Earlier this year, state representative Cody Harris, a Republican who represents several rural counties between Dallas and Houston, filed a bill that would have required Texas Central to disclose its financial statements, including how it planned to pay for the project—estimated to cost more than $30 billion—as well as timelines for construction and completion. In a House Transportation Committee hearing on the bill, chairman Terry Canales, a Democrat from Edinburg, lambasted Texas Central’s CEO Michael Bui, who took over in 2022 and still works as a managing director at FTI Consulting in Houston, for the company’s lack of communication. “Nobody knows what’s going on. They’ve been trying to contact you. You haven’t responded,” Canales said.

Bui defended the company, saying it had responded to “a letter from an attorney that represents a lot of the homeowners . . . We receive emails from media, emails from homeowners associations . . . and we do respond,” he said. Texas Central did not respond to multiple phone calls and emails from Texas Monthly, nor did FTI Consulting. In September, Bui wrote a letter to Canales affirming that “Texas Central has continued to make progress with its high-speed rail project” and that the company looked forward to Amtrak’s “continued collaboration” on the project. (HB 2357, the transparency bill, never went to a vote.)

A spokesperson from Amtrak declined an interview, but Michael Morris, the director of transportation at the North Central Texas Council of Governments, said the federal agency told him earlier this fall that it was in the process of reviewing Texas Central’s final environmental impact statement, completed in 2020. “Whoever builds high-speed rail between Dallas and Houston will eventually have to knock on the door of the previous Texas Central partners,” Morris said. The company still owns a significant amount of land along the corridor, and because its environmental review has already been approved, the project needs only an approval from the federal Surface Transportation Board before construction can begin. (Well, and $30 billion.)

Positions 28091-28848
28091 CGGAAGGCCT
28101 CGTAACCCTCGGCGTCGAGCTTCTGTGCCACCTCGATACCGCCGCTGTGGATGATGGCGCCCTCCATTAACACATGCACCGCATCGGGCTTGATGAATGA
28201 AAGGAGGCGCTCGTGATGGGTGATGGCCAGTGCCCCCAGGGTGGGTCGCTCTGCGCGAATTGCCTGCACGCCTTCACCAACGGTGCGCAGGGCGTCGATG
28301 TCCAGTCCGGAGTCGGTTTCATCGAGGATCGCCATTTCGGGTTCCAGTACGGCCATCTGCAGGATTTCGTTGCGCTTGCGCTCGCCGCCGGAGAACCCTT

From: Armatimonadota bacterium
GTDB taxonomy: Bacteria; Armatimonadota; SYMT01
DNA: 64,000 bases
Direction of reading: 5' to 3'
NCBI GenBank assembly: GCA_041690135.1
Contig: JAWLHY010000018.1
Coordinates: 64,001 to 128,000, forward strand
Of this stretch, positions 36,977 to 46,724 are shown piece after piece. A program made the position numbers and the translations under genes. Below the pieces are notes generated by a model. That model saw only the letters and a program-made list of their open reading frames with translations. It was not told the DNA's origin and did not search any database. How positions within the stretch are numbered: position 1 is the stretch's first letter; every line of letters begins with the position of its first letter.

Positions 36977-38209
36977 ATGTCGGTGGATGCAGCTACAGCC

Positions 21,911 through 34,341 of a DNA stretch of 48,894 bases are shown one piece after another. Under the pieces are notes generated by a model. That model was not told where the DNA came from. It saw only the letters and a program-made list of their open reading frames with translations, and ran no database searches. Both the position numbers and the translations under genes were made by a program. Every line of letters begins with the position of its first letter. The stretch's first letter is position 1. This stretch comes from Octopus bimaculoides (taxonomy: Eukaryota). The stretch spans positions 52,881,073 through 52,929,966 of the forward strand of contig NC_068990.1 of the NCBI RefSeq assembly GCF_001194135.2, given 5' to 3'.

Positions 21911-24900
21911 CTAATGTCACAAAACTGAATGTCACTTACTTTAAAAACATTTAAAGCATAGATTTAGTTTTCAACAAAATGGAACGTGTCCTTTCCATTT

NCTCOG also received a federal planning grant to study a high-speed rail corridor between Fort Worth, Dallas, and Houston. Morris said the Fort Worth–Dallas line has independent utility, regardless of the fate of the Dallas-Houston segment. “I think if you really, truly want to grow the economy of Texas, it’s not a heavy lift to have a foundational piece . . . being a high-speed rail.”

Alan of Railway Age is skeptical that Texas will ever get high-speed rail. It’s significantly more expensive than conventional rail, which can travel up to 110 miles per hour on a high-performance system, he said. That wouldn’t be quite as fast a trip—four and a half hours from Dallas to Houston, according to TxDOT, instead of the ninety minutes promised by high-speed rail boosters. But less pricy, more frequent passenger rail should be the first step for Texas, he said. “When you have a robust rail network, high-speed rail is not revolutionary. It’s evolutionary. When you have no trains at all, to the average person, high-speed rail is science fiction.”

Conventional rail is also perhaps more politically palatable in the Texas Legislature. In September, Harris, the legislator who filed the rail transparency bill, wrote a letter to the Federal Railroad Administration opposing Amtrak’s involvement in the Dallas-Houston corridor. “We’re just looking at a project that’s just going to continue to sink billions of dollars of taxpayer funds into it to keep it afloat,” he told Texas Monthly.

Of course, the same could be said of the interstate highway system. Texas will receive nearly $13 billion from the federal government during the next two years to build and maintain highways. But with only one stop, in the Brazos Valley between College Station and Huntsville, the high-speed rail system would primarily serve residents in Dallas and Houston, Harris said. He would be “much more open” to a traditional passenger rail project along the I-45 corridor, one that included stops in his district.

One like the Texas Eagle, perhaps?